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2005-11-15 Let loose on magical Andalusia

God created the earth in six days, and on the seventh, he created Andalusia.

 

At least, that is what my taxi-driver in Granada claimed anyway. I wondered how many other people around the globe claim that about their homeland. Spain has so many distinct regions, many of whom dream of breaking away and claiming independence. The most vocal of these separatists of course are the Basques, who have never felt Spanish, and feel like aliens on the Iberian Peninsula. The Catalunyans proudly boast their own unique language and traditions. Galicia is greener, and more Celtic in its origins and customs, like Brittany and Ireland.

Andalusia is the size of Portugal, and stretches from Portugal right across to the east coast of Spain. This is the home of Carmen, de Falla, Lorca, Segovia, and the setting for some of Don Quixotes mysterious travels. Andalusia is the true home of bullfighting (you cant win them all), flamenco, elaborate fiestas and religious processions, tapas and sherry, as well as a huge assortment of costas with such famous resort-names as Estepona, Puerto Banus, Marbella, Fuengirola and Torremolinos. Andalusia has some of Spains finest art and architecture, breathtaking national parks and nature reserves, the highest mountain peaks on mainland Spain, and the deserts near Alméria, made famous in the wild west films and spaghetti westerns.

A few years ago, I was disappointed when I visited the geographically and historically controversial Gibraltar. Cádiz, on the other hand, once briefly the Spanish capital, is possibly Europes oldest city, and one of Andalusias most enticing. Moorish influences are everywhere in Andalusia, and the big three cities of this region, with its wealth of Hispano-Islamic architecture, are Córdoba (with the mind-blowing Mezquita), Seville (with its magical Alcázar), and Granada (with its astounding Alhambra). It was principally Granada I had wanted to experience on this visit.

I arrived in Malaga airport, courtesy of our national airline, secured a record-cheap car-hire deal (E15 a day) thanks to www.carjet.com, and drove through the spectacular Sierra Nevada to spend two days in this enchantingly dreamy city (meriting a separate column). For the remainder of my time in the province of Granada, within Andalusia, I was fortunate to stay in a friends apartment, about fifty minutes from Malaga, on the beachfront, in the horseshoe bay of La Herradura on the Costa Tropical. Granada provinces coastline is rugged and cliffy. Palatial and humble residences appear to hang precariously from cliff-edges. I went in August, temperatures were high, beachfronts were buzzing, but it was still possible to dine in the evening on the beach, to the restful lapping of Mediterranean waters. A near vertical descent to the neighbouring naturist beach of Playa Cantarijuan frightened even this intrepid explorer. And no, I didnt get them off.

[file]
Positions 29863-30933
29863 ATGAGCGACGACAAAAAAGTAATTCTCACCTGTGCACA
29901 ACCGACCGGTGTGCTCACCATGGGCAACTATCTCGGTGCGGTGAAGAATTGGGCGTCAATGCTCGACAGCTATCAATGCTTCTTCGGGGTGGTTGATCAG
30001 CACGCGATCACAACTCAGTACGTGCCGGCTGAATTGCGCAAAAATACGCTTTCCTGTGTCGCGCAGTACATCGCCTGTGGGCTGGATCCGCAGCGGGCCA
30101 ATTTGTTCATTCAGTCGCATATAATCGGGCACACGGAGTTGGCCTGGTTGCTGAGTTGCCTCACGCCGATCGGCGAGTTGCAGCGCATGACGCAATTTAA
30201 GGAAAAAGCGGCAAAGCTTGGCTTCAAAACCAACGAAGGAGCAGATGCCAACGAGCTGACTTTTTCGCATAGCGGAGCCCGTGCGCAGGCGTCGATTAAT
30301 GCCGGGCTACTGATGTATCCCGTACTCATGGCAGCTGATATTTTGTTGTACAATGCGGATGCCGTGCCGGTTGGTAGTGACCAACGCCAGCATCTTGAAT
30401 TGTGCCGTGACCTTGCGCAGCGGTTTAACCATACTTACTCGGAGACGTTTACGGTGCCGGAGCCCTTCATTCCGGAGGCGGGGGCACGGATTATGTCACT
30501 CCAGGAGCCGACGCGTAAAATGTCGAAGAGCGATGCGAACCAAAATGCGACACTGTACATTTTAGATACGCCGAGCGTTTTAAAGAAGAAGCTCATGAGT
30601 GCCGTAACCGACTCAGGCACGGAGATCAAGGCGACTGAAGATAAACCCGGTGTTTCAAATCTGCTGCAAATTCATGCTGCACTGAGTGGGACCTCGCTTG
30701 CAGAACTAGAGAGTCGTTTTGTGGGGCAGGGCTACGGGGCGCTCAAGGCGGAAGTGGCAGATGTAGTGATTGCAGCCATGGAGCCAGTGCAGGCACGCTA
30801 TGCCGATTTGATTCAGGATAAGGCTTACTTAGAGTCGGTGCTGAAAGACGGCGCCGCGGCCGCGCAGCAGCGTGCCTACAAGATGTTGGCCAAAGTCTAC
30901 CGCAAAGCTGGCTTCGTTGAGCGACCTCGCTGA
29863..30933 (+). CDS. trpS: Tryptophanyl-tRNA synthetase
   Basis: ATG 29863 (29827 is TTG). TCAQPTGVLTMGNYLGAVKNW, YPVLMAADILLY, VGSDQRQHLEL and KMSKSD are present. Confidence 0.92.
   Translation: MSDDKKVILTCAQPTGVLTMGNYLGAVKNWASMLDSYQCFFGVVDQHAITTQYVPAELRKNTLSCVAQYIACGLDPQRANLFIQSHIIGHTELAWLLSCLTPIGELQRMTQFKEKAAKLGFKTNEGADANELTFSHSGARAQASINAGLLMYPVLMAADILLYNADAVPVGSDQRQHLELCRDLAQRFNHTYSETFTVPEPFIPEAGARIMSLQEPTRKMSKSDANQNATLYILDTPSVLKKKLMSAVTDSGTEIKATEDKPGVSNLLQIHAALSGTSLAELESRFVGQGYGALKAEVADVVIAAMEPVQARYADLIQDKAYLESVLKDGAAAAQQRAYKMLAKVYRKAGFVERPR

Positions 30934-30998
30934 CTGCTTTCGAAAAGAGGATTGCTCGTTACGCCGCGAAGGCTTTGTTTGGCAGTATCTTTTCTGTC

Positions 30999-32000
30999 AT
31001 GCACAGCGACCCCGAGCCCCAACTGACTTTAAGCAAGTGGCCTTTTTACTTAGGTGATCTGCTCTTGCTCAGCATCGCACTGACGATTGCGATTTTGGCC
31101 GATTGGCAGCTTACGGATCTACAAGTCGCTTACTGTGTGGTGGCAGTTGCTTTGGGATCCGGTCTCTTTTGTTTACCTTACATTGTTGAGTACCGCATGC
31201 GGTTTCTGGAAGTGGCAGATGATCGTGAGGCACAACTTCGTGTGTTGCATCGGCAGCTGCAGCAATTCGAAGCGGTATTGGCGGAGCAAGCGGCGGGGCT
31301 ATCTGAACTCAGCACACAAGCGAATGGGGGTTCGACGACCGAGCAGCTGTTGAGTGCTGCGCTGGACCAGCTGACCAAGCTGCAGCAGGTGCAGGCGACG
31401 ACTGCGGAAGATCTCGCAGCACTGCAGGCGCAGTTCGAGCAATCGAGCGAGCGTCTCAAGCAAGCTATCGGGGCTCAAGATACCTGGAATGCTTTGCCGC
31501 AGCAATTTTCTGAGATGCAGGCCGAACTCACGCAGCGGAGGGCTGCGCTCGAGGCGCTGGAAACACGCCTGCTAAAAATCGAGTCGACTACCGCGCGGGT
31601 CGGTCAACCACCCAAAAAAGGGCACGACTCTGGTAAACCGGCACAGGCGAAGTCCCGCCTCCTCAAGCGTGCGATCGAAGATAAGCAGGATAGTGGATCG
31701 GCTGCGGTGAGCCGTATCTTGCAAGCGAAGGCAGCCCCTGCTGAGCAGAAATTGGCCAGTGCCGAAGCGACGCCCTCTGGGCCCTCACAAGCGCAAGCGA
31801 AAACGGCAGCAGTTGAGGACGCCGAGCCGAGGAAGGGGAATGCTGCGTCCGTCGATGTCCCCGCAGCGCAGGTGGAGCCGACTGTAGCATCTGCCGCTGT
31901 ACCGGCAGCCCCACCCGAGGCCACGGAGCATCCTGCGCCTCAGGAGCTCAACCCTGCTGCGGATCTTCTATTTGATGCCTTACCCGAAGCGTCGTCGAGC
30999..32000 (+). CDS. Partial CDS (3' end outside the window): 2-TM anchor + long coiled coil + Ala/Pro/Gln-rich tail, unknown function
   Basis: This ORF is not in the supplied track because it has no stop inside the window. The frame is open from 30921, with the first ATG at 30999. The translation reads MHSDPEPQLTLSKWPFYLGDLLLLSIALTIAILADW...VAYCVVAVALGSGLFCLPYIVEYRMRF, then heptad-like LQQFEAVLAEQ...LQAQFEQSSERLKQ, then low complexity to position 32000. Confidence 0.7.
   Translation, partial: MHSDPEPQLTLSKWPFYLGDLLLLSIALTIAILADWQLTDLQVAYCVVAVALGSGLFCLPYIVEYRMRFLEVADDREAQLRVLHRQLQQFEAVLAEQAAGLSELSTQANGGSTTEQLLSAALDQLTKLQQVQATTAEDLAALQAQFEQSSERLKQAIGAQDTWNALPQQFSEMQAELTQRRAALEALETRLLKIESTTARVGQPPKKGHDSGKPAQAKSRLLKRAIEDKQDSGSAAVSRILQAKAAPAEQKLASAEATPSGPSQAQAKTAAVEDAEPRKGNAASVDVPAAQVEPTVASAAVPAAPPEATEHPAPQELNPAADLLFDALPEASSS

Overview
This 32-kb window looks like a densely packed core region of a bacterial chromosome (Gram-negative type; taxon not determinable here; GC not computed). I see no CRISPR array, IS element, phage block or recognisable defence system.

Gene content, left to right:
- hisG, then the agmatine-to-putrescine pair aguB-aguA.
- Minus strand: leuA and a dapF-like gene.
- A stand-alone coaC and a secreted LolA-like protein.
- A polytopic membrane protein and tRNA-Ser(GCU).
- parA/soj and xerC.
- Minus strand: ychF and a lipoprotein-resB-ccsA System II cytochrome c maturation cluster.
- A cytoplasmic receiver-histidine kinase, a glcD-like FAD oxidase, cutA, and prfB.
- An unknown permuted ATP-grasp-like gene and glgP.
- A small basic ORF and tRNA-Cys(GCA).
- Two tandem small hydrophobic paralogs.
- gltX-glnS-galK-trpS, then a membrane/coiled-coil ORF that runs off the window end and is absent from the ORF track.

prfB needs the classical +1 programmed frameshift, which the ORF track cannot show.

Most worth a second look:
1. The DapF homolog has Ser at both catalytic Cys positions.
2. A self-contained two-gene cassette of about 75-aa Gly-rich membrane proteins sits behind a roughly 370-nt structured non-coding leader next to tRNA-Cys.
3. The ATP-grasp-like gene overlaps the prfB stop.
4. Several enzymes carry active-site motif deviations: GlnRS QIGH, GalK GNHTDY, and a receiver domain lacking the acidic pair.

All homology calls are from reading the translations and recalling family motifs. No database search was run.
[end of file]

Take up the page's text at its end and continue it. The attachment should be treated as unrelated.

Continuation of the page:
The southern slopes of the Sierra Nevada are known as Las Alpujarras, offering magnificent mountain scenery. As I drove up and up, around treacherous hairpin bends, 1,500 metres above sea-level, air-conditioning on full, it was difficult to imagine these arid hillsides as snowbound winter ski-resorts. The Pueblos Blancos, oasis-like villages whitewashed in the Moorish tradition, perch on hillsides, defying erosion above this wrinkled landscape, like mystic ornaments on a vast patchwork quilt sprinkled with chestnuts, walnuts and poplars. Compact, flat-rooved, whitewashed houses, with their characteristic conical chimneys, are grouped together in clusters. These are working agricultural towns in the fertile uplands of Las Alpujarras. I stopped every few miles at a viewpoint, always reminding myself when I got back into the car, that I had parked my car in gear, so as not to take a closer look at the valley, vertical miles below me.

Trevelez is, perhaps, Spains highest village, the gateway to the Upper Sierra Nevada and the winter ski-slopes, and was as high as I drove. Trevelez lies in the shadow of Mulhácen  mainland Spains highest mountain, at 3,500 metres. The mountain village souvenir shops display brightly-coloured hand-woven rugs, local ceramics, as well as the usual souvenir tack. Trevelez is famous for its ham, cured in the dry mountain air. Hundreds of pig legs suspended from shop and restaurant ceilings are at times ominous and disturbing, one in particular which seemed to only have left legs. I barely touched the surface in my recent Andalusian trip, and realise I could probably never see all this magical region has to offer.